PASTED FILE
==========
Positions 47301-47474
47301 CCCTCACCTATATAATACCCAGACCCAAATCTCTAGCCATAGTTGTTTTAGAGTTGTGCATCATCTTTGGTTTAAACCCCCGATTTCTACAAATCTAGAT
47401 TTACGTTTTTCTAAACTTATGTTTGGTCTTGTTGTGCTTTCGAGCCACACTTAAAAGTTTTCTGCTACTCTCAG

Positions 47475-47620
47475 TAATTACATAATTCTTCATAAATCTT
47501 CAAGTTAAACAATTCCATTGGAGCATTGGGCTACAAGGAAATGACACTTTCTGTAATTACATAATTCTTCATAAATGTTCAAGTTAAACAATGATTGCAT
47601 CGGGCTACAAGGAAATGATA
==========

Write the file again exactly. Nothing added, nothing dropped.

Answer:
Positions 47301-47474
47301 CCCTCACCTATATAATACCCAGACCCAAATCTCTAGCCATAGTTGTTTTAGAGTTGTGCATCATCTTTGGTTTAAACCCCCGATTTCTACAAATCTAGAT
47401 TTACGTTTTTCTAAACTTATGTTTGGTCTTGTTGTGCTTTCGAGCCACACTTAAAAGTTTTCTGCTACTCTCAG

Positions 47475-47620
47475 TAATTACATAATTCTTCATAAATCTT
47501 CAAGTTAAACAATTCCATTGGAGCATTGGGCTACAAGGAAATGACACTTTCTGTAATTACATAATTCTTCATAAATGTTCAAGTTAAACAATGATTGCAT
47601 CGGGCTACAAGGAAATGATA